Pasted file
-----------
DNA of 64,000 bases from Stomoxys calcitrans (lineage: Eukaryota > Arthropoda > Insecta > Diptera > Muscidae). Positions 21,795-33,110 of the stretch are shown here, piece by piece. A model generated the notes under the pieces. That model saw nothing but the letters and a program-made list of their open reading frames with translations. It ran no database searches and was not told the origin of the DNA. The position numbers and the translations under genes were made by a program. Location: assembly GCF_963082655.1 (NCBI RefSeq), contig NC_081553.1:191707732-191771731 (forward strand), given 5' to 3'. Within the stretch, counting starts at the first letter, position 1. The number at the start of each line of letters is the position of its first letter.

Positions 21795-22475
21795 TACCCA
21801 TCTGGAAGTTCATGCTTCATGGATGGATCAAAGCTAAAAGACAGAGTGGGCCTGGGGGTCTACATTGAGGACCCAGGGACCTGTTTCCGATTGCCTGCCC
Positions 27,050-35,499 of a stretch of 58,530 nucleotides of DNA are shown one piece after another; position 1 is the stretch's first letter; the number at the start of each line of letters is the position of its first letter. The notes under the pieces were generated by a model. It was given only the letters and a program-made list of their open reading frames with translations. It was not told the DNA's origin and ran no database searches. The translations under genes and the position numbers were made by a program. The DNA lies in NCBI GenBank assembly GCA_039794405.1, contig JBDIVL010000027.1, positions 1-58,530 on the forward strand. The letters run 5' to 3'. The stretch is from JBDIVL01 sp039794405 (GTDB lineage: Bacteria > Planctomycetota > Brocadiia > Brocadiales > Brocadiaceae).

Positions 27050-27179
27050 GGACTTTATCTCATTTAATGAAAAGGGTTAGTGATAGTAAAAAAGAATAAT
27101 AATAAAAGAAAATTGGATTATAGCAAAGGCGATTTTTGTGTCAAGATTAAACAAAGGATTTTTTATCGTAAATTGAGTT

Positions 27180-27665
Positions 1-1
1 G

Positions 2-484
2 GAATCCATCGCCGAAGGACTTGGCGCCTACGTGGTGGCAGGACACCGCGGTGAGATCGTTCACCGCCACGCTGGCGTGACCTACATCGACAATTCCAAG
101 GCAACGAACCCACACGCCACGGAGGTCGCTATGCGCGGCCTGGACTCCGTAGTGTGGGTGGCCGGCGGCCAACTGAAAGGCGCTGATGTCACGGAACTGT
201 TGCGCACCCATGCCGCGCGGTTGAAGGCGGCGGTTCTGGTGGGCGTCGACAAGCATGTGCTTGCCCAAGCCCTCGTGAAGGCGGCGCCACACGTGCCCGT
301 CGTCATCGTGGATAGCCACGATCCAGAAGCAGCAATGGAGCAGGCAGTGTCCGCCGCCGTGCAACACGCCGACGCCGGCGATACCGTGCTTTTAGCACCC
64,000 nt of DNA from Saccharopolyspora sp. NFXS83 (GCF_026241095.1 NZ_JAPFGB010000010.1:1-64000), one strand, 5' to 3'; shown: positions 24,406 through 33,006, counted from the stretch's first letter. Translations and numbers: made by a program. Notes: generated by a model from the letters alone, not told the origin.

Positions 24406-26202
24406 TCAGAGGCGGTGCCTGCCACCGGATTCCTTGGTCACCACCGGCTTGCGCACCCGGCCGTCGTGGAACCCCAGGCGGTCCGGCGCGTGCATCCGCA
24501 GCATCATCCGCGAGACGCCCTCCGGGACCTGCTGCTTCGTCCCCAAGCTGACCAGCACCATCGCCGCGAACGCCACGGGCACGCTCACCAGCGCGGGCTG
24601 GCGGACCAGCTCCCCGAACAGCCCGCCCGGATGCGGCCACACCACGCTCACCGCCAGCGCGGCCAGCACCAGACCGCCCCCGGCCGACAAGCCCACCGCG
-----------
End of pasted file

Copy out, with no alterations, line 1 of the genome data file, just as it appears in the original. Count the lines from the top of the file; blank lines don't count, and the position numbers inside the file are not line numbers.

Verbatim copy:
DNA of 64,000 bases from Stomoxys calcitrans (lineage: Eukaryota > Arthropoda > Insecta > Diptera > Muscidae). Positions 21,795-33,110 of the stretch are shown here, piece by piece. A model generated the notes under the pieces. That model saw nothing but the letters and a program-made list of their open reading frames with translations. It ran no database searches and was not told the origin of the DNA. The position numbers and the translations under genes were made by a program. Location: assembly GCF_963082655.1 (NCBI RefSeq), contig NC_081553.1:191707732-191771731 (forward strand), given 5' to 3'. Within the stretch, counting starts at the first letter, position 1. The number at the start of each line of letters is the position of its first letter.